Traditional virtualization includes virtual machines which consumes the same or different operating systems and increasing resource requirements. Containerization is a new type of virtualization technology that allows multiple isolated distributed applications to run within a single operating system. Imagine multiple isolated applications running within the same operating system, whether in a virtual machine, bare-metal server or cloud. The only requirement is that the containers live on the same operating system. In other words, classic virtualization virtualizes the hardware stack while containers virtualize the operating system layer. Containerization is on the fast track. One evidence is American multinational technology – IBM who bought world’s leading provider of enterprise open source solutions – Red Hat for astronomic $34 billion. Red Hat is known for its PAAS solution – Openshift.

How it works

Containerization virtualises the operating system layer and applications can run independently without the need for a separate virtual machine. All applications run isolated on the same system kernel consuming separate resources for CPU, memory, disk, process space, users, networks and storage. All this is made possible by two features of Linux: namespaces and cgroups.

Namespaces provide an isolated environment where processes run independently within a single namespace. Even process IDs can match between namespaces because they are isolated. Namespace limits allow cgroups. These two features are only supported on Linux operating systems, and you are probably wondering how Docker runs on Windows or MAC-OS computers. It runs using a little trick where Docker installs a Linux virtual machine on non-Linux operating systems.

Containerization packs the application along with configuration files, libraries, and dependencies. It all comes in the form of a file called image. Image has everything that an application needs to run on any platform that has a supported operating system.



Figure 1. Containerization


The advantages of containerization is fast start with minimal memory usage, since it skips the entire operating system’s memory stack. You have often been in a situation where a program runs on one platform but does not run on another due to lack of dependencies, libraries or different operating system configuration. There are no problems here, and they are solved by isolation, mobility, agility and scalability.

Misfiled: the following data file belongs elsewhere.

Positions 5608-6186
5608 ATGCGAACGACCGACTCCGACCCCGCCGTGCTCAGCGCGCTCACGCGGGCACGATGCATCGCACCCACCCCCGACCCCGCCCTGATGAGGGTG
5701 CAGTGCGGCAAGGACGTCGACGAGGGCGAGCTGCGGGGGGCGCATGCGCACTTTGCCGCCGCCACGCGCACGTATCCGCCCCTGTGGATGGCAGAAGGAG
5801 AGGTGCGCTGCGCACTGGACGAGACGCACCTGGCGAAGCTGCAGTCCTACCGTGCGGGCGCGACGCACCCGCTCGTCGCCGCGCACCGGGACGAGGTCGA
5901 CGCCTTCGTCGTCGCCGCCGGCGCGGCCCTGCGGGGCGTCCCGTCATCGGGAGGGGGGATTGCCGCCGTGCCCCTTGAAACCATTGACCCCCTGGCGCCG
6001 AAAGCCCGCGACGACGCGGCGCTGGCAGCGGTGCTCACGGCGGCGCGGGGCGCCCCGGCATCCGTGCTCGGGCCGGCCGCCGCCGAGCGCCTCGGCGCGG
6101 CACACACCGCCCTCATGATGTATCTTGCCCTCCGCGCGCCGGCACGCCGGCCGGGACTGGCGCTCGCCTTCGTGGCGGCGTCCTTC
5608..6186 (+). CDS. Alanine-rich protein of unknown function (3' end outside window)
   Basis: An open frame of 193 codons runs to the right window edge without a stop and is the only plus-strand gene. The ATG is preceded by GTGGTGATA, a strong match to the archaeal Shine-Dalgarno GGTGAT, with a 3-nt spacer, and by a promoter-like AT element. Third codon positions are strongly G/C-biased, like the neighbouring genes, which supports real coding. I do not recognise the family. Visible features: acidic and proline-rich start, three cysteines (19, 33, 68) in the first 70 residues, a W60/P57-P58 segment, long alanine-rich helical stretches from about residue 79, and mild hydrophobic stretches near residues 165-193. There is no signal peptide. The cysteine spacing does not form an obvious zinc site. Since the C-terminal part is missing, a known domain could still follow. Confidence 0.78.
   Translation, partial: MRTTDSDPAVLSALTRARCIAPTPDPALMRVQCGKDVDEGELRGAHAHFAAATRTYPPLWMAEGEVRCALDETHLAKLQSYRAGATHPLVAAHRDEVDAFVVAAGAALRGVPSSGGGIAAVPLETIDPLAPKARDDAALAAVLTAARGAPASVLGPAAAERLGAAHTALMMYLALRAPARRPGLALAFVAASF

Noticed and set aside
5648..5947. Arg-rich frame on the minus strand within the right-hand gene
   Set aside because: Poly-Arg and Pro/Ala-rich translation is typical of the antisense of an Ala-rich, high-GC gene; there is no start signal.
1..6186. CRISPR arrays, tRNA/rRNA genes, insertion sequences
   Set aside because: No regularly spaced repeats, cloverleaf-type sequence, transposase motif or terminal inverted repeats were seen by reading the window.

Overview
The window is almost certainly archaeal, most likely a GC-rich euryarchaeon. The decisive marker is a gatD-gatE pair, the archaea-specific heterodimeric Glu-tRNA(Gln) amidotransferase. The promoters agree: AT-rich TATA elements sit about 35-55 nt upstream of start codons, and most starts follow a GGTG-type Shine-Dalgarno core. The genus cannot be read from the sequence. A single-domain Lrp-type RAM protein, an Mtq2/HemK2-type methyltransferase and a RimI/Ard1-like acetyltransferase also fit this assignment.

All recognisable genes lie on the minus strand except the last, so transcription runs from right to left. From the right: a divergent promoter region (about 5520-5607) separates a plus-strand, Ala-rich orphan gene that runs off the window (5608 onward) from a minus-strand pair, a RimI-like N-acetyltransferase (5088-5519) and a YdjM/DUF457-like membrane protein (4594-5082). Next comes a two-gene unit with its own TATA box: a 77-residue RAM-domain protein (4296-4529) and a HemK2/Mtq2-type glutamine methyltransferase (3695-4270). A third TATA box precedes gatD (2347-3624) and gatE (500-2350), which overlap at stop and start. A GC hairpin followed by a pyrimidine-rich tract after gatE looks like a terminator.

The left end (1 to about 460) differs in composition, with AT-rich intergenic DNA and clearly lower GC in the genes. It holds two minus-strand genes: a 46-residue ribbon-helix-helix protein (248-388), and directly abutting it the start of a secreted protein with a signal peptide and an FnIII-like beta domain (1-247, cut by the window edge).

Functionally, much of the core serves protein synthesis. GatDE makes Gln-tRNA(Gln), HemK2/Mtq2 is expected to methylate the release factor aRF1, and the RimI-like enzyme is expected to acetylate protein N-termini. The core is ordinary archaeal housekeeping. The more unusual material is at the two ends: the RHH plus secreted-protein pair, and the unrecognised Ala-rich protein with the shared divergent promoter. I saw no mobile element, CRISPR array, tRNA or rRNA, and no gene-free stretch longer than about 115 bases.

Containerization provides a high level of security on the container level. Each security leak in one container does not affect the other. Things change with attack on an operating system that is shared between all containers on the same host. Which means that a classic attack on the operating system has an impact on all the containers that consume it. Then we can also say that virtual machines are vulnerable if a hypervisor is attacked. However, hypervisor offers much less functionality than the kernel and the damage that can be done is much less. One of the basic forms of protection are Linux Namespaces with which the administrator can securely protect each container.

Containerization and microservices  

The traditional way of delivering an application is a monolithic architecture that has been part of the process since the beginning of the information revolution. But times are changing with user requirements and increased software consumption in a world, where the flaws of the process are coming to light.

Containers work best with service oriented architectures. Microservice architecture includes distributed architecture and service components are accessed remotely via remote access protocols such as: Java Message Service (JMS), Representational State Transfer (REST), Simple Object Access Protocol (SOAP) and many others.


Decompose a monolithic application into a microservices

Breaking down a large monolithic application is not an easy job. A typical starting point analysing three-layer architecture:

  • Presentation layer (components that respond to HTTP queries)